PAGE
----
We occasionally, as developers, build amazing features, tools, and services. But we often forget how to factor in inclusive design into the code that we write. There is a huge population of people out there who have varied abilities; everything from blindness to vestibular disorders, of which we need to take into consideration.
The general concept of artificial intelligence (AI) has been around for a long time, but it is only recently when all the necessary elements became generally available, that AI has become a practical and usable thing. In the next few years, we will start seeing how organizations can use AI to make technology accessible to people with disabilities.
Microsoft, Google, Amazon, Facebook, and a slew of other technology companies have been building algorithms and developing machine learning protocols in anticipation of this point in time for years, and all of that work is about to pay off. With Cognitive Services, Microsoft wants to make the transition to an AI-driven world as simple as it can for developers and enterprise decision-makers alike.
The most common kind of accessibility technology is the narrator feature on Windows, this is a piece of technology that has always been embedded in windows. This helps people who have visual disability. Over time, this feature has grown and with the advancement of Artificial intelligence and machine learning, Microsoft has enhanced this feature. So today if you use the Narrator screen reader feature and it comes up upon images, narrator will now leverage on AI to describe that image and embed text and speaking as part of the experience, so we no longer need to depend on people to write descriptions of these texts. We can now leverage the power of AI to deliver amazing experiences to the users of our technology.
Microsoft has done a lot over the years in terms of making technology accessible to those with disabilities, In his book “Hit Refresh”, Satya Nadella, Microsoft CEO talks about his life experiences and how they have helped shape the way he thinks about making technology accessible. If you haven’t read the book I encourage that you go ahead and read it. Satya’s son is confined to a wheelchair because of paralysis due to cerebral palsy.
Today I’ll be looking into the new different technologies that Microsoft has put in place to address Accessibility.
“We will Focus on designing and building products that our customers love and that are accessible to everyone and built for each of us” Satya Nadella, CEO, Microsoft
Word has many features built-in that help people with different abilities to read and author documents. Word also offers the Accessibility Checker that locates elements that might cause problems for people with disabilities and it would give recommendations on what needs to be done to allow your document to be accessibility-ready, it’s something I tried out while writing this post.
Windows 10 Fall Creators update has in-built eye control features that would allow someone with limited mobility to control or even type on their PC with only their eyes.
This was influenced by a gentleman called Steven Gleason who suffers from ALS and came to Microsoft with remarkably interesting ideas on how Microsoft could help better his experience while using a PC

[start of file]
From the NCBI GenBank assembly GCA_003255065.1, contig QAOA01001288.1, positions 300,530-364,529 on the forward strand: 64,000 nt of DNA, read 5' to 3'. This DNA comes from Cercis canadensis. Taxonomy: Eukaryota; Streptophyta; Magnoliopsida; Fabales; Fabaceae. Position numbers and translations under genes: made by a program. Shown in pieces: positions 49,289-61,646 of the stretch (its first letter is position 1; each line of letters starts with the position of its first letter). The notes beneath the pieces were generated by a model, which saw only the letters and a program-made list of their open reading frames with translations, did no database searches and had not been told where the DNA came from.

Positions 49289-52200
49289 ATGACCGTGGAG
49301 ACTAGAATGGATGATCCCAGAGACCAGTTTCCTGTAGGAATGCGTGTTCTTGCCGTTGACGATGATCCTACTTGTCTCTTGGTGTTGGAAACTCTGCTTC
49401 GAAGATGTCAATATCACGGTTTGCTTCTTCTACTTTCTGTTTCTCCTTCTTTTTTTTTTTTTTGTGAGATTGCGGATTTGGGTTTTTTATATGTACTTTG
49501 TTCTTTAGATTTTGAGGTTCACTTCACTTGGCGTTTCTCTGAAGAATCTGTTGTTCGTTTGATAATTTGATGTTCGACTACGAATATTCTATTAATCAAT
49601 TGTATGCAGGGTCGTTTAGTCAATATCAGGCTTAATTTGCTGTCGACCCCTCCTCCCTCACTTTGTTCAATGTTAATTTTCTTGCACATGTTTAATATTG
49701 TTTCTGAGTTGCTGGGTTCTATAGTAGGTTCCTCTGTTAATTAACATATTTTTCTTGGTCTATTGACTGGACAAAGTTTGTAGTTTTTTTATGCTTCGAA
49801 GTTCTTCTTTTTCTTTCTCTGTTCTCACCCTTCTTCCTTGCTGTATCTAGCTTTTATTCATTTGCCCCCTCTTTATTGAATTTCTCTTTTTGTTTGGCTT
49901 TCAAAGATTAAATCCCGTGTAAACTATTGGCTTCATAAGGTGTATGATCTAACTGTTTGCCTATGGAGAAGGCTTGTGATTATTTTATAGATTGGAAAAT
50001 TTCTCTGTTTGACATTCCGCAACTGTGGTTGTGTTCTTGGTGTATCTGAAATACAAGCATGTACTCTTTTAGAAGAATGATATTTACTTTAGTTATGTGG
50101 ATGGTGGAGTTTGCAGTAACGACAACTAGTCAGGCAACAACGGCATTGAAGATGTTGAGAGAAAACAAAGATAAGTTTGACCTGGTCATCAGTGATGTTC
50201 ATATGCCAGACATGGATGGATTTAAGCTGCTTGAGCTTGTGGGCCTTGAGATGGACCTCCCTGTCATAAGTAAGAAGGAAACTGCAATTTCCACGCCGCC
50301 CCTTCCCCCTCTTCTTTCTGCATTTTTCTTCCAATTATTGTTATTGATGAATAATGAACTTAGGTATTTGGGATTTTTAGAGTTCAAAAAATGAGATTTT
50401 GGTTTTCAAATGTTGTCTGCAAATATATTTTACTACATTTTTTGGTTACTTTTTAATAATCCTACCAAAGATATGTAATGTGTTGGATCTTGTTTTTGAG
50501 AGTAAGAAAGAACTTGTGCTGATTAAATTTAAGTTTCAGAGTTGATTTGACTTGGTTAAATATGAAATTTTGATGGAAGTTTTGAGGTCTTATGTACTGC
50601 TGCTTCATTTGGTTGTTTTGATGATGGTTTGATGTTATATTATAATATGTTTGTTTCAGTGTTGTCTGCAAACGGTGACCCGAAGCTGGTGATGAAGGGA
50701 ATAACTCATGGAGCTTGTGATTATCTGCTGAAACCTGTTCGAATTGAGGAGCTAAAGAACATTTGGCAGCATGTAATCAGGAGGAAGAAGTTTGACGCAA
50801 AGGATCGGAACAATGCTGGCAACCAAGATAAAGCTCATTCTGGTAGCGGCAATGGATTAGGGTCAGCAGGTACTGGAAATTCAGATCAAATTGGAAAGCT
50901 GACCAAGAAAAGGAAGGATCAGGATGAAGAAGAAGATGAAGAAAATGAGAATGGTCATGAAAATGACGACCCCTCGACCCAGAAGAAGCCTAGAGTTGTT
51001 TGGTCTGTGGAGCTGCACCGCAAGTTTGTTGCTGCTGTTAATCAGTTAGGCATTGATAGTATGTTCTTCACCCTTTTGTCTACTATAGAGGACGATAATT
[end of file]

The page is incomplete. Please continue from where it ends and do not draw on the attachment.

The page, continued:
Windows 10 also has Color filters to help people who have color blindness. Color blindness affects one out of every nine men and there are a lot of different kinds of color blindness and now you can go into your “ease of use” settings in windows and enable those color filters and see windows in a different way.
The narrator is also one that has received several updates, so the windows team now makes sure that magnifier works with Narrator.
Captioning is also especially important in the world of disability and Microsoft translator has been very key to the world of accessibility, Translator now has an interesting add-in into PowerPoint. Meaning, I could be watching someone on stage or on screen and as long as they are mic’ed up properly their speech will automatically appear on the screen caption. This in no way replaces the interpreter or translators but this now automatically avails captioning which gives a person independence.
Here are some of the technologies I have come across
Cortana is your digital assistant. She’ll help you get things done, such as setting reminders, opening apps, finding facts, and sending emails and texts. The more you use Cortana, the more personalized your experience will be. this allows you to interact with your PC/Phone without typing on it.
This allows you to dictate documents and email or surf the web just by saying what you see. With a little training, it understands you. And because it runs locally, no network is required and your privacy is protected.
Braille Beta [New in the windCreators Update]
Narrator supports braille displays from more than 35 manufacturers using more than 40 languages and multiple braille variants, including grade 2 contracted braille.
Instantly transcribes voice to text so you won’t miss what’s being said. You can even type a response and have it read to someone that can’t see your response. Skype Translator uses machine learning, so the more you use it, the better it gets.
Closed captions let you read the words that are spoken in movies or television shows. With Windows, you can customize things like color, size, and background transparency to suit your needs and tastes.
If you want to find out more about what Microsoft is doing around accessibility follow this blog.